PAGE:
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Chapter 10

Men, even if they are not artistic, who have been in strange places and known many nooks of the world, get the scenic habit, become open to pictorial sensation. It was as a picture or series of pictures that Jimmy Fort ever afterwards remembered his first supper at Leila's. He happened to have been all day in the open, motoring about to horse farms under a hot sun; and Leila's hock cup possessed a bland and subtle strength. The scenic sense derived therefrom had a certain poignancy, the more so because the tall child whom he met there did not drink it, and her father seemed but to wet his lips, so that Leila and he had all the rest. Rather a wonderful little scene it made in his mind, very warm, glowing, yet with a strange dark sharpness to it, which came perhaps from the black walls.

The flat had belonged to an artist who was at the war. It was but a pocket dwelling on the third floor. The two windows of the little square sitting-room looked out on some trees and a church. But Leila, who hated dining by daylight, had soon drawn curtains of a deep blue over them. The picture which Fort remembered was this: A little four-square table of dark wood, with a Chinese mat of vivid blue in the centre, whereon stood a silver lustre bowl of clove carnations; some greenish glasses with hock cup in them; on his left, Leila in a low lilac frock, her neck and shoulders very white, her face a little powdered, her eyes large, her lips smiling; opposite him a black-clothed padre with a little gold cross, over whose thin darkish face, with its grave pointed beard, passed little gentle smiles, but whose deep sunk grey eyes were burnt and bright; on his right, a girl in a high grey frock, almost white, just hollowed at the neck, with full sleeves to the elbow, so that her slim arms escaped; her short fair hair a little tumbled; her big grey eyes grave; her full lips shaping with a strange daintiness round every word--and they not many; brilliant red shades over golden lights dotting the black walls; a blue divan; a little black piano flush with the wall; a dark polished floor; four Japanese prints; a white ceiling. He was conscious that his own khaki spoiled something as curious and rare as some old Chinese tea-chest. He even remembered what they ate; lobster; cold pigeon pie; asparagus; St. Ivel cheese; raspberries and cream. He did not remember half so well what they talked of, except that he himself told them stories of the Boer War, in which he had served in the Yeomanry, and while he was telling them, the girl, like a child listening to a fairy-tale, never moved her eyes from his face. He remembered that after supper they all smoked cigarettes, even the tall child, after the padre had said to her mildly, "My dear!" and she had answered: "I simply must, Daddy, just one." He remembered Leila brewing Turkish coffee--very good, and how beautiful her white arms looked, hovering about the cups. He remembered her making the padre sit down at the piano, and play to them. And she and the girl on the divan together, side by side, a strange contrast; with just as strange a likeness to each other. He always remembered how fine and rare that music sounded in the little room, flooding him with a dreamy beatitude. Then--he remembered--Leila sang, the padre standing-by; and the tall child on the divan bending forward over her knees, with her chin on her hands. He remembered rather vividly how Leila turned her neck and looked up, now at the padre, now at himself; and, all through, the delightful sense of colour and warmth, a sort of glamour over all the evening; and the lingering pressure of Leila's hand when he said good-bye and they went away, for they all went together. He remembered talking a great deal to the padre in the cab, about the public school they had both been at, and thinking: 'It's a good padre--this!' He remembered how their taxi took them to an old Square which he did not know, where the garden trees looked densely black in the starshine. He remembered that a man outside the house had engaged the padre in earnest talk, while the tall child and himself stood in the open doorway, where the hall beyond was dark. Very exactly he remembered the little conversation which then took place between them, while they waited for her father.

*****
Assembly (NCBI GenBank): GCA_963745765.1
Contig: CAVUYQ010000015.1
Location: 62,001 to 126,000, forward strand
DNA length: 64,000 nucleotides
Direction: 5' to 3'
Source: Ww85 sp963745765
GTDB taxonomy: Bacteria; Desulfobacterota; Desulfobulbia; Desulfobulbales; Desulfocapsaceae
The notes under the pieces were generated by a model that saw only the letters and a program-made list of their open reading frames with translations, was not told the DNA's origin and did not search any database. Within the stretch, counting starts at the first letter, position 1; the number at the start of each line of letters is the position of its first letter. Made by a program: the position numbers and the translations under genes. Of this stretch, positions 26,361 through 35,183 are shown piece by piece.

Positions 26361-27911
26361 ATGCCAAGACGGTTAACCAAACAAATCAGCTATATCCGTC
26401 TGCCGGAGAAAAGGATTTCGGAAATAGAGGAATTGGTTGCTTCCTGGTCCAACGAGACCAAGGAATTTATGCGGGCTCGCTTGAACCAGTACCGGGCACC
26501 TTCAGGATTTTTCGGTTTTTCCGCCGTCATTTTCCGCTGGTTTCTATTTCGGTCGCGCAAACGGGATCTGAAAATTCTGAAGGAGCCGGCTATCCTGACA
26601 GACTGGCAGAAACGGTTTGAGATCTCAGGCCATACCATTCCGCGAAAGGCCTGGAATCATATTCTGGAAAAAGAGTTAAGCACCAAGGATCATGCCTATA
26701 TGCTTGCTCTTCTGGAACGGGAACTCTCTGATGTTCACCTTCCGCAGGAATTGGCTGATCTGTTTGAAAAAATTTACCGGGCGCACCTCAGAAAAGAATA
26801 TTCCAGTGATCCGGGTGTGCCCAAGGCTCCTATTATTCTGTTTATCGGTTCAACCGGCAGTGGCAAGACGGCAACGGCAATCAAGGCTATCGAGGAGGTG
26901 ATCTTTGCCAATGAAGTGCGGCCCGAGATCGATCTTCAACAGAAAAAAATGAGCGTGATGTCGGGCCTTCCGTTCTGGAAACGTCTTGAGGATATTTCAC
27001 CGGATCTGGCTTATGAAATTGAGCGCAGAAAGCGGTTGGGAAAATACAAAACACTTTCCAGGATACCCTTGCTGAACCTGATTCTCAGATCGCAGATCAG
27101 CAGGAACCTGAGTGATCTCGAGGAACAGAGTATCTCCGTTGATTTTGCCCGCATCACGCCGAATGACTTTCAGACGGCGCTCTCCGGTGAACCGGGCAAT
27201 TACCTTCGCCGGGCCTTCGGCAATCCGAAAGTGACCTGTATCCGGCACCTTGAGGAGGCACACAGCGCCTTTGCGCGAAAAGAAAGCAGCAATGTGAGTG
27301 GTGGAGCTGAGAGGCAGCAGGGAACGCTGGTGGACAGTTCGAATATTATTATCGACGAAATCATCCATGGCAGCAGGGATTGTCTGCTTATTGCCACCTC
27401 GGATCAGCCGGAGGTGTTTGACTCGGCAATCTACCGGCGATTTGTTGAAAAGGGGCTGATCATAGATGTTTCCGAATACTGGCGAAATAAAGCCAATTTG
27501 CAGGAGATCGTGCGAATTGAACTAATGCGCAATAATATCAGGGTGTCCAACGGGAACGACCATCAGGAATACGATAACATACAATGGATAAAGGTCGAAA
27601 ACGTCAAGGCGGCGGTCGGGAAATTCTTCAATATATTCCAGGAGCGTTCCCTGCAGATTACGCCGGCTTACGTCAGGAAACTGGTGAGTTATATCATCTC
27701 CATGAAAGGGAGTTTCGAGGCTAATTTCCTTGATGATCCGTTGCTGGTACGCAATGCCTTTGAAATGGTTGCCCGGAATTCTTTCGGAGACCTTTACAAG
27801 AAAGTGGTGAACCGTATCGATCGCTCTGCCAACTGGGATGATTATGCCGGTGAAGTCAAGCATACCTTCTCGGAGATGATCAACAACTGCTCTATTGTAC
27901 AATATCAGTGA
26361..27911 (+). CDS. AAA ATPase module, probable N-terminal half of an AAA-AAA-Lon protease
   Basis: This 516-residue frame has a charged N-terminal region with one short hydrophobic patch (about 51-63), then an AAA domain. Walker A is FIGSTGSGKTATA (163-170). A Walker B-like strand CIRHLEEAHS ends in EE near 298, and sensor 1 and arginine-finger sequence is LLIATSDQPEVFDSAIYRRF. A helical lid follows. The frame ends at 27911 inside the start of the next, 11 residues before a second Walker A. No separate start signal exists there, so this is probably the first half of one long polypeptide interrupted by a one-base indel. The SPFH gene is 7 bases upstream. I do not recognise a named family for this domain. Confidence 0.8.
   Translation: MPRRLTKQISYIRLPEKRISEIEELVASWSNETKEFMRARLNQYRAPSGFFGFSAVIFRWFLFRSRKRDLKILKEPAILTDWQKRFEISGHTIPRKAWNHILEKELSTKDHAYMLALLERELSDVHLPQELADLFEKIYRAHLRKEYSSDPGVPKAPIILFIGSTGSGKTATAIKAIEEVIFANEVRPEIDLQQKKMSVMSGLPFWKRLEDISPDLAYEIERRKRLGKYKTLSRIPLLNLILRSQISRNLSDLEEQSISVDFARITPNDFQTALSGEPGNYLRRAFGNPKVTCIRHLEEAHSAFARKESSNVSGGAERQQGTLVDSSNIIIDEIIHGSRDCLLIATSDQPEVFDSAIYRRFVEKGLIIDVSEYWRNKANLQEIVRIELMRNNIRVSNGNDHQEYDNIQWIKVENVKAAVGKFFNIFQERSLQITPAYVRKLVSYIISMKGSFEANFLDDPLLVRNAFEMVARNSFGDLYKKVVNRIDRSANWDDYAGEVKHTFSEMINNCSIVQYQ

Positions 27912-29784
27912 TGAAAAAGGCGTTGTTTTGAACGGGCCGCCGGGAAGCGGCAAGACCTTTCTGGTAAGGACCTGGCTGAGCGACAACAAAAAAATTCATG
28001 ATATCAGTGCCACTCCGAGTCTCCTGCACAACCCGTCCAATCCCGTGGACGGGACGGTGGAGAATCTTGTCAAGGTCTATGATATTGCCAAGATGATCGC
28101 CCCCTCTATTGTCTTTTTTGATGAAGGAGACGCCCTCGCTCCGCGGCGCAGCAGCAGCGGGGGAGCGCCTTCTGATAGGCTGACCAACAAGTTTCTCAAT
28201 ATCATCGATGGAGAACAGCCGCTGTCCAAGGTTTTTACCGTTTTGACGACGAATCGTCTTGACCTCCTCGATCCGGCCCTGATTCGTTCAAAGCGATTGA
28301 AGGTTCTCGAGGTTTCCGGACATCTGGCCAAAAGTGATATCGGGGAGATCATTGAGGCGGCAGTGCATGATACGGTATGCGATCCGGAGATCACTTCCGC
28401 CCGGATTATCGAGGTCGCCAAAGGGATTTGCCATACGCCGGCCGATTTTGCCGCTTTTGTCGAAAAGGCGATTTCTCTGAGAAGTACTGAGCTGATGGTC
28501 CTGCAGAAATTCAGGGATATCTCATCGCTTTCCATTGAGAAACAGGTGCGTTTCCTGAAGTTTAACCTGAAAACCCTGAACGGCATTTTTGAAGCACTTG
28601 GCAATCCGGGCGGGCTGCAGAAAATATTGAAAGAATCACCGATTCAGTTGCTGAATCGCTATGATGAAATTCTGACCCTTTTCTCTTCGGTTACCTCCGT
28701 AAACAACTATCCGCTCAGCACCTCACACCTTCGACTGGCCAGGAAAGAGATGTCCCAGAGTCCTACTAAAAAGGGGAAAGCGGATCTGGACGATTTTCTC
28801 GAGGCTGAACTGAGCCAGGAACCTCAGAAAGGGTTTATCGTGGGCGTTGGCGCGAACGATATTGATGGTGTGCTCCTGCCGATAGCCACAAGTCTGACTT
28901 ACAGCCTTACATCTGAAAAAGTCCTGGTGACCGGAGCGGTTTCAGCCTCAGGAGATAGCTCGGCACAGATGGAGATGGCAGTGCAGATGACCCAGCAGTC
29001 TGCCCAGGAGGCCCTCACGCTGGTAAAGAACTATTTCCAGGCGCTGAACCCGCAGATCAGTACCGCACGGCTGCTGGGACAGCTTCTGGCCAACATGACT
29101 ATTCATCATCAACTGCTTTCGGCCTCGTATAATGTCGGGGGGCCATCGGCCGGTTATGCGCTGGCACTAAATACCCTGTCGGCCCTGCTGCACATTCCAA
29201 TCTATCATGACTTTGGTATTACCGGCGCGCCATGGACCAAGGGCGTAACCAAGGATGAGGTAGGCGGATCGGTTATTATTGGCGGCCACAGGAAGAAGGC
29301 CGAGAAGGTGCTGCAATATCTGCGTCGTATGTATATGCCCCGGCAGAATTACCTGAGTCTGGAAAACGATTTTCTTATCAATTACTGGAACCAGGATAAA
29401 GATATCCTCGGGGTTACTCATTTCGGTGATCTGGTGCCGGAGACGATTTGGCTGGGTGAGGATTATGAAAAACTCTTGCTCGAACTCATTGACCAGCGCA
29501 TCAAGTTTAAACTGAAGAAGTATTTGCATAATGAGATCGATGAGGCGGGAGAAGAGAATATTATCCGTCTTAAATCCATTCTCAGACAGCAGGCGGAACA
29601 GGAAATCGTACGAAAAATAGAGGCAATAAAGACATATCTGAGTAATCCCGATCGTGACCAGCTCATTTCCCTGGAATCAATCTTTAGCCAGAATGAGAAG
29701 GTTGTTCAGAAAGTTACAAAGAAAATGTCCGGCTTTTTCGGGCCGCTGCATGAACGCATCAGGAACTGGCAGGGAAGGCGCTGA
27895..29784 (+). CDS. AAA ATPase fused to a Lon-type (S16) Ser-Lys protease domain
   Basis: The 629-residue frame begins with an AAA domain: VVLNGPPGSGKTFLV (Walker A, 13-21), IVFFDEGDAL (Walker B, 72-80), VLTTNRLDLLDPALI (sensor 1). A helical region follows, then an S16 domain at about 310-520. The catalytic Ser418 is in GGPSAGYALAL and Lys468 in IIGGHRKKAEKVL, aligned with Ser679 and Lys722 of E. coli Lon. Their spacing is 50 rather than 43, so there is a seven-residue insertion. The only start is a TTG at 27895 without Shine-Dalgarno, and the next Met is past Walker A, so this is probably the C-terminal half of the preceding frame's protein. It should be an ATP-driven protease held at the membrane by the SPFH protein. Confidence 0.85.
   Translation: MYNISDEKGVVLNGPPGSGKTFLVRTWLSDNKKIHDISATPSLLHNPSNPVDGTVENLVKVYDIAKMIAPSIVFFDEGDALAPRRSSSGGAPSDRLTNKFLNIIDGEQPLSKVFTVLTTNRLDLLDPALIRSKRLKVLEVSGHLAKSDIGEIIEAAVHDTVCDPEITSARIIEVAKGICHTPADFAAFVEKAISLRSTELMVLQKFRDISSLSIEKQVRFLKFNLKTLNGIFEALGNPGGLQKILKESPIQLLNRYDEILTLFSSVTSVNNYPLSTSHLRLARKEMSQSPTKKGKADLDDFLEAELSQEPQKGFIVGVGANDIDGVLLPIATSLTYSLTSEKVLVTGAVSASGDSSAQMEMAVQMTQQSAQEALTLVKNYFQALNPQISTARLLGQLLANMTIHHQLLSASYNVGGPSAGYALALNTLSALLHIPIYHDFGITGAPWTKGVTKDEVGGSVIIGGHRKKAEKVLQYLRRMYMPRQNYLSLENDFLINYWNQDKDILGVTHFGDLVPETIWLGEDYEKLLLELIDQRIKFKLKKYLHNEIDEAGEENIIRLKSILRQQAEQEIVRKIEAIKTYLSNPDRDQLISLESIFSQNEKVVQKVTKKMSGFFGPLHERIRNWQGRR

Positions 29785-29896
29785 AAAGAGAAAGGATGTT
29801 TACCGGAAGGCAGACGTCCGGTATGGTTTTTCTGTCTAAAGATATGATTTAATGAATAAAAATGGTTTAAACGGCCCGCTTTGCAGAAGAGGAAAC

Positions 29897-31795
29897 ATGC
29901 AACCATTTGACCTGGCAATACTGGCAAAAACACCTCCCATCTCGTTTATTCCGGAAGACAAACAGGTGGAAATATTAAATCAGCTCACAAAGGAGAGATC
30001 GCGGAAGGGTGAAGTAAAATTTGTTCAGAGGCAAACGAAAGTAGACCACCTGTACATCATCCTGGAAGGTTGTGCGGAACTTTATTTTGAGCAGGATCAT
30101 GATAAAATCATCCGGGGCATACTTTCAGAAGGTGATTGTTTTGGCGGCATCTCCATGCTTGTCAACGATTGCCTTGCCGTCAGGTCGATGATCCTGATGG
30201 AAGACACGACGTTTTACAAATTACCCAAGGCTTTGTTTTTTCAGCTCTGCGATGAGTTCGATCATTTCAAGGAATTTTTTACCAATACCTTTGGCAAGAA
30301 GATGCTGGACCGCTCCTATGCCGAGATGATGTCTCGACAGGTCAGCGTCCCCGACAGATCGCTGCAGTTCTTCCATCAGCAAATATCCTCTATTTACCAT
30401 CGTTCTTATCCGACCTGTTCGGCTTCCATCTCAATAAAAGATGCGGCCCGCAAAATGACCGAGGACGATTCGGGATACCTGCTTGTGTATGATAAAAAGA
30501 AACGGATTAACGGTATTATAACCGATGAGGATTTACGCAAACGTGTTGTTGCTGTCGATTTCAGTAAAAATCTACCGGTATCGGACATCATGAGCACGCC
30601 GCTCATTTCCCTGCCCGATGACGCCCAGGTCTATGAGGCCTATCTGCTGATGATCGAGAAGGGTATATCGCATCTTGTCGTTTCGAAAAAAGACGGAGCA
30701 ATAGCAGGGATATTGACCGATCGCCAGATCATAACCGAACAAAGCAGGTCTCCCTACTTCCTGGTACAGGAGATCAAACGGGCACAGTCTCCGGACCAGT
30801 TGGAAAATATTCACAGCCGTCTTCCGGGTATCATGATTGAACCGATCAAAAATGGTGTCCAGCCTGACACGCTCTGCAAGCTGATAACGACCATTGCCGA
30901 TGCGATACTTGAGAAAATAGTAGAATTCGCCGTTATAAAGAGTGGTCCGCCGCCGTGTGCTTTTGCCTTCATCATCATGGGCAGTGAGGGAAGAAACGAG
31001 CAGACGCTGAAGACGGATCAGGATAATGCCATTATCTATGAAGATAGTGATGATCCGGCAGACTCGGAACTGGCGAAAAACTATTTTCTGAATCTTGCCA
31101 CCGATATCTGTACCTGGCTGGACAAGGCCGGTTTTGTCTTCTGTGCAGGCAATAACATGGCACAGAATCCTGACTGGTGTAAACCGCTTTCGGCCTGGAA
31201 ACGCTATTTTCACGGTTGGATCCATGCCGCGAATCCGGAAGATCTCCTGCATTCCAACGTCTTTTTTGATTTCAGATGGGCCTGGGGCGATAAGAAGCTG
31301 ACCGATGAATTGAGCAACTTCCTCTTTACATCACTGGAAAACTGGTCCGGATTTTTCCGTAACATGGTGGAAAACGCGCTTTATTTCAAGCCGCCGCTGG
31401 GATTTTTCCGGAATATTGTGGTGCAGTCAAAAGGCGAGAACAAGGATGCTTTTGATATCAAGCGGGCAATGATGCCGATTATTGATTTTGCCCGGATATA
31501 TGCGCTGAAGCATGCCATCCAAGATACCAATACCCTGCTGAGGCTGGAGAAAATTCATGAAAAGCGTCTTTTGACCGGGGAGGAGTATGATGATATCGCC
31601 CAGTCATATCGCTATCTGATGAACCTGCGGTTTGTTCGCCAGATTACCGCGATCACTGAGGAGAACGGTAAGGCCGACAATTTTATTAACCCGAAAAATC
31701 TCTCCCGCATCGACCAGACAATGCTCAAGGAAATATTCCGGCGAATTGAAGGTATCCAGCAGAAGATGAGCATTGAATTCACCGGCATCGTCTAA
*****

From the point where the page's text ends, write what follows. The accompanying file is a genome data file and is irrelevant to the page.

"Is it very horrid in the trenches, Captain Fort?"

"Yes, Miss Pierson; it is very horrid, as a rule."

"Is it dangerous all the time?"

"Pretty well."

"Do officers run more risks than the men?"

"Not unless there's an attack."

"Are there attacks very often?"

It had seemed to him so strangely primitive a little catechism, that he had smiled. And, though it was so dark, she had seen that smile, for her face went proud and close all of a sudden. He had cursed himself, and said gently:

"Have you a brother out there?"

She shook her head.

"But someone?"


Someone! He had heard that answer with a little shock. This child--this fairy princess of a child already to have someone! He wondered if she went about asking everyone these questions, with that someone in her thoughts. Poor child! And quickly he said:

"After all, look at me! I was out there a year, and here I am with only half a game leg; times were a lot worse, then, too. I often wish I were back there. Anything's better than London and the War Office." But just then he saw the padre coming, and took her hand. "Good night, Miss Pierson. Don't worry. That does no good, and there isn't half the risk you think."

Her hand stirred, squeezed his gratefully, as a child's would squeeze.

"Good night," she murmured; "thank you awfully."

And, in the dark cab again, he remembered thinking: 'Fancy that child! A jolly lucky boy, out there! Too bad! Poor little fairy princess!'

John Galsworthy